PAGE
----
21 October 2013
General Assembly
GA/AB/4078

Department of Public Information • News and Media Division • New York

Sixty-eighth General Assembly

Fifth Committee

9th Meeting (AM)


Concern over Unequal Geographical Representation, Contract Terms

 

Aired as Budget Committee Discusses Human Resources Management

 


The Fifth Committee (Administrative and Budgetary) today discussed a wide range of hiring and workplace practices — from recruitment to ethics to consultants — as it considered nearly a dozen reports meant to monitor the management of tens of thousands of the Organization’s employees around the globe.


These detailed documents — introduced by officials from the Secretariat, Advisory Committee on Administrative and Budgetary Questions (ACABQ) and the Joint Inspection Unit (JIU) — help the Committee gauge the Secretariat’s progress on numerous human resources management reforms.


Delegates voiced their long-standing concerns about the unequal geographical representation among the workforce, particularly in senior management posts, and the need to cast a wider net during the recruitment process.  Fiji’s delegate, speaking on behalf of the “Group of 77” developing countries and China, said the Organization needed to boost the number of employees from developing countries, as well as women from these same nations, especially in senior posts.  He also backed greater transparency during the recruitment process.  “We are not asking the recruitment standards be compromised,” he said, but asking for the Organization to expand its pool so as to secure the best talent.


China’s delegate said candidates from unrepresented and underrepresented countries should be given priority during the recruitment and appointment process and wanted the Organization to implement relevant resolutions on equitable representation.  Like many other delegates, the United States’ representative stressed the crucial role a dedicated staff played in creating a successful Organization.  The United States joined ACABQ in lauding the work of the United Nations Ethics Office in outreach, training and education, and financial disclosure.


Catherine Pollard, Assistant Secretary-General for Human Resources Management, introduced Secretariat reports on the composition of the Secretariat, practice of the Secretary-General in disciplinary matters, and possible criminal behaviour.  Joan Dubinsky, Director of the United Nations Ethics Office, presented the Secretary-General’s report on the activities of the Office.


Cihan Terzi, Inspector of the Joint Inspection Unit, introduced the Unit’s report on the review of individual consultancies in the United Nations system, pointing out that the guidelines of many organizations did not include clear overarching criteria for staff and non-staff contracts.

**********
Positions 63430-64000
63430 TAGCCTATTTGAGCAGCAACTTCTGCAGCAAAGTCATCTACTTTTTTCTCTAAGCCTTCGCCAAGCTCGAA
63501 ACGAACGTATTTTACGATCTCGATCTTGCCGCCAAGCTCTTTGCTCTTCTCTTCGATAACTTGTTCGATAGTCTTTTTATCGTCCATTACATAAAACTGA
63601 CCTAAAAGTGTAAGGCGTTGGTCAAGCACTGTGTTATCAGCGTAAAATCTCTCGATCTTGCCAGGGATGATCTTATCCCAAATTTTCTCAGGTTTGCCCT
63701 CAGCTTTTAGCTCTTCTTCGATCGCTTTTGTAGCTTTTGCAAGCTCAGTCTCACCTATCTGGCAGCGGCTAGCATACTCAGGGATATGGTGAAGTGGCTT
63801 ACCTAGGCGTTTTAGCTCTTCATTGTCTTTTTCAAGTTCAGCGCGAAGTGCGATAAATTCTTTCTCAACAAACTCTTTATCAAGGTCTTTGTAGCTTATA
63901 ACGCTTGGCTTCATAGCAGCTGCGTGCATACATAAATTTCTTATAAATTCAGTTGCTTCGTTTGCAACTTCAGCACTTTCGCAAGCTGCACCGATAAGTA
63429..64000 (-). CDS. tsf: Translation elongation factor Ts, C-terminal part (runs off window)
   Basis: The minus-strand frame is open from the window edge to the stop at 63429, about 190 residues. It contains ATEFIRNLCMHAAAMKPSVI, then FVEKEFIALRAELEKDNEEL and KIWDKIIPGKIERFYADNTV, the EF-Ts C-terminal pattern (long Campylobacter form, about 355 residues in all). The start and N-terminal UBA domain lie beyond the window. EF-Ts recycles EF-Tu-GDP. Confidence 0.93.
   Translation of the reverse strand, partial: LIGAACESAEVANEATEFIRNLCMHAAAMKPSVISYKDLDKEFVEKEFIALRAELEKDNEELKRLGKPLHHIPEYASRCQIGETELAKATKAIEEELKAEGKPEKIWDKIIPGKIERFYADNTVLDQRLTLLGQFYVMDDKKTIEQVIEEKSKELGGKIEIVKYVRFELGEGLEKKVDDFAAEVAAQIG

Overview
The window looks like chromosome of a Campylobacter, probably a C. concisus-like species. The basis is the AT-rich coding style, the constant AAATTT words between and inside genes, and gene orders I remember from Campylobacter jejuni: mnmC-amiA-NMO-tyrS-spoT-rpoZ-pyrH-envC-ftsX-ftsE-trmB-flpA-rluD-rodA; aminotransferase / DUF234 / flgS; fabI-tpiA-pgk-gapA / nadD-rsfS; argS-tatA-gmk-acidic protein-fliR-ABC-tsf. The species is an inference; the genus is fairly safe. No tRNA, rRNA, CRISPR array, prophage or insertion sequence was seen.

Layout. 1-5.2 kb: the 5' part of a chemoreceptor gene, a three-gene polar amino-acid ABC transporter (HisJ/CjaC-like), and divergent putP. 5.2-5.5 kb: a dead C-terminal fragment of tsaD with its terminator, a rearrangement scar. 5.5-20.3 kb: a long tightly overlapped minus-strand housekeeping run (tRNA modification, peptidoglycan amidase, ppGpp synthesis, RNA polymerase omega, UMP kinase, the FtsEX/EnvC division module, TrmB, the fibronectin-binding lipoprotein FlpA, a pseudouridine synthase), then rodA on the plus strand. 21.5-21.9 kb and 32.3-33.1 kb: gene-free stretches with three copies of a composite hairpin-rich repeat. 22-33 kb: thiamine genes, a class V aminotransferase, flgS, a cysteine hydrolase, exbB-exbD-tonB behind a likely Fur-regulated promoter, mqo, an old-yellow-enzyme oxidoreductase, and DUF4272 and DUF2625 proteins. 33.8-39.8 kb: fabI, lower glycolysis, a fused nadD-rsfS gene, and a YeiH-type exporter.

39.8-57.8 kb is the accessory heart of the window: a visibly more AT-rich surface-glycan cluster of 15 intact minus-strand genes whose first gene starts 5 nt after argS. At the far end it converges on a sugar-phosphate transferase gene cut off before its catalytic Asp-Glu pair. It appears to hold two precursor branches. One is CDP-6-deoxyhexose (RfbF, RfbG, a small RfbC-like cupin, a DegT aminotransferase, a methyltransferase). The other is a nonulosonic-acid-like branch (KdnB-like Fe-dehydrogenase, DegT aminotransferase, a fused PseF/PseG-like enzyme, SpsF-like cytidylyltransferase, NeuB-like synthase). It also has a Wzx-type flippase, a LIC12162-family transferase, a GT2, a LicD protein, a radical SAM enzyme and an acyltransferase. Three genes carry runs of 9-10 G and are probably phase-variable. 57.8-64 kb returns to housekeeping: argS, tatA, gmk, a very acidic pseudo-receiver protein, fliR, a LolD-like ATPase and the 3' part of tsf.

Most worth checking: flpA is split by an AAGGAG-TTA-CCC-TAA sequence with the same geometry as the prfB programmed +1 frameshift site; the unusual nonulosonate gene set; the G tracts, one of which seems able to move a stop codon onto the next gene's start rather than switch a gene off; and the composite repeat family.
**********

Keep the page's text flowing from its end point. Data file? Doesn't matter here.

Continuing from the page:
Papa Louis Fall, another JIU Inspector, introduced two Secretary-General notes:  the first transmitting the Unit’s report on lump sum payments in lieu of entitlements, and a second note transmitting a JIU document that laid out a comparative analysis and benchmarking framework of staff recruitment in United Nations system organizations.


Finally, Kenneth Herman, Senior Adviser on Information Management Policy Coordination, Secretariat of the United Nations System, Chief Executives Board for Coordination, introduced notes by the Secretary-General which transmitted his comments, and the Board’s comments, on the JIU reports.


Delegates from Singapore (on behalf of the Association of South-East Asian Nations), Japan and Kuwait also spoke at today’s meeting.


A representative of the European Union also made a statement.


The Committee will reconvene at 10 a.m. on Wednesday, 23 October, to discuss the administrative expenses of the United Nations Joint Staff Pension Fund, as part of the 2014-2015 proposed programme budget item, and the After Service Life Insurance, as part of Programme budget:  biennium 2012-2013.


Background


The Fifth Committee (Administrative and Budgetary) met this morning to discuss human resources management.  It had before it four reports of the Secretary-General, including Composition of the Secretariat: staff demographics (document A/68/356); Practice of the Secretary-General in disciplinary matters and possible criminal behaviour, 1 July 2012 to 30 June 2013 (document  A/68/130); Amendments to the Staff Rules and Regulations (document A/68/129); and Activities of the Ethics Office (document  A/68/348).  Also before it was the accompanying report of the Advisory Committee on Administrative and Budgetary Questions (ACABQ) title Human Resources Management (document A/68/523).